There was a poll conducted right before he was inaugurated that said 74 percent of people thought he should release his taxes, including 49 percent of people who supported him.

So what I would say is what is true is Donald Trump won the election, and his tax returns were not an issue that most people voted on. Absolutely true and still remains true, by the way. Donald Trump is not going to lose reelection in 2020 because he doesn't...

CUOMO: Why should you care about him not releasing his taxes? Why should it matter?

CILLIZZA: Well, because there's more on whether it's good politics or not. This is the person's single most powerful person in the country, maybe in the world. We don't know sort of his financial portfolio. There is a reason that every president in the modern era has released taxes to give some sense to the American public -- who pay his salary, FYI -- what he's worth, where his investments are, what debts, if any, he owes.

It's not a full financial picture, but it is something of a financial figure. Again, there is a difference. It is not going to hurt him politically. That doesn't mean not releasing them is the right thing to do.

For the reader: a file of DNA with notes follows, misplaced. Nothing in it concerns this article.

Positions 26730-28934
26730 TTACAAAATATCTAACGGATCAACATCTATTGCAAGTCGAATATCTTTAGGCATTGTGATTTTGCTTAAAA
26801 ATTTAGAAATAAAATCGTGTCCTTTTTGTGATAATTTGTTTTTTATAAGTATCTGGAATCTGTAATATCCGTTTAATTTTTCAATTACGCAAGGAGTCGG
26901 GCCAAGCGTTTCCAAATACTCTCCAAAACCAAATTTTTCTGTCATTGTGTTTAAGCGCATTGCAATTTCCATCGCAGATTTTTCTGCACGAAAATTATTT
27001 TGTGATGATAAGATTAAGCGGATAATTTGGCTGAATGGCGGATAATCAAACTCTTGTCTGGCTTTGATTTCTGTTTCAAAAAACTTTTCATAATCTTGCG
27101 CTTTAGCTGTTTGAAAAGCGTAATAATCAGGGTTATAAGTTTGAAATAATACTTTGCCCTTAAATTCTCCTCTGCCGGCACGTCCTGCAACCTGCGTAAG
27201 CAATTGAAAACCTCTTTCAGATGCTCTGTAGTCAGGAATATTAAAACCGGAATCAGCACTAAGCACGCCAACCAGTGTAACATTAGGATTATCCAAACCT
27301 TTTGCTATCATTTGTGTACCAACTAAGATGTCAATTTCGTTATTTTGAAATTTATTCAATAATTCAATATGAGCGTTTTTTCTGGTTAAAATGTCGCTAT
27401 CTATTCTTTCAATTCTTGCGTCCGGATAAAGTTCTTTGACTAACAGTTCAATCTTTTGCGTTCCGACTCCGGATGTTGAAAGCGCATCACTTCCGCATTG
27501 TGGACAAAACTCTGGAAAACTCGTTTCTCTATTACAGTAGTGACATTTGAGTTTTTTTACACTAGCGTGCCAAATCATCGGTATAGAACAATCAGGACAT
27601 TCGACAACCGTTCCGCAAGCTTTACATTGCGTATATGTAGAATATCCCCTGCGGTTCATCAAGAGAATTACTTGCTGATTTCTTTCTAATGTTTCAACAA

CAMEROTA: I don't know if you're right about that, Chris. I mean, obviously, that remains to be seen. But the latest polls -- this is, you know, just a couple of weeks ago. This is a Quinnipiac poll taken March 30 through April 3. Should Donald Trump release his tax returns? Sixty-eight percent still say yes; 26 percent say no.

And then it goes to this question. This is a new Gallup poll. Americans who say that Mr. Trump keeps his promises. People do vote on whether or not you keep your promises, and now that's dropped from 62 percent.

CUOMO: You think that's about taxes or health care?

CAMEROTA: Who knows? But I think that if it all goes into one, you know, sort of big pot of a narrative, you know, maybe it will. Look...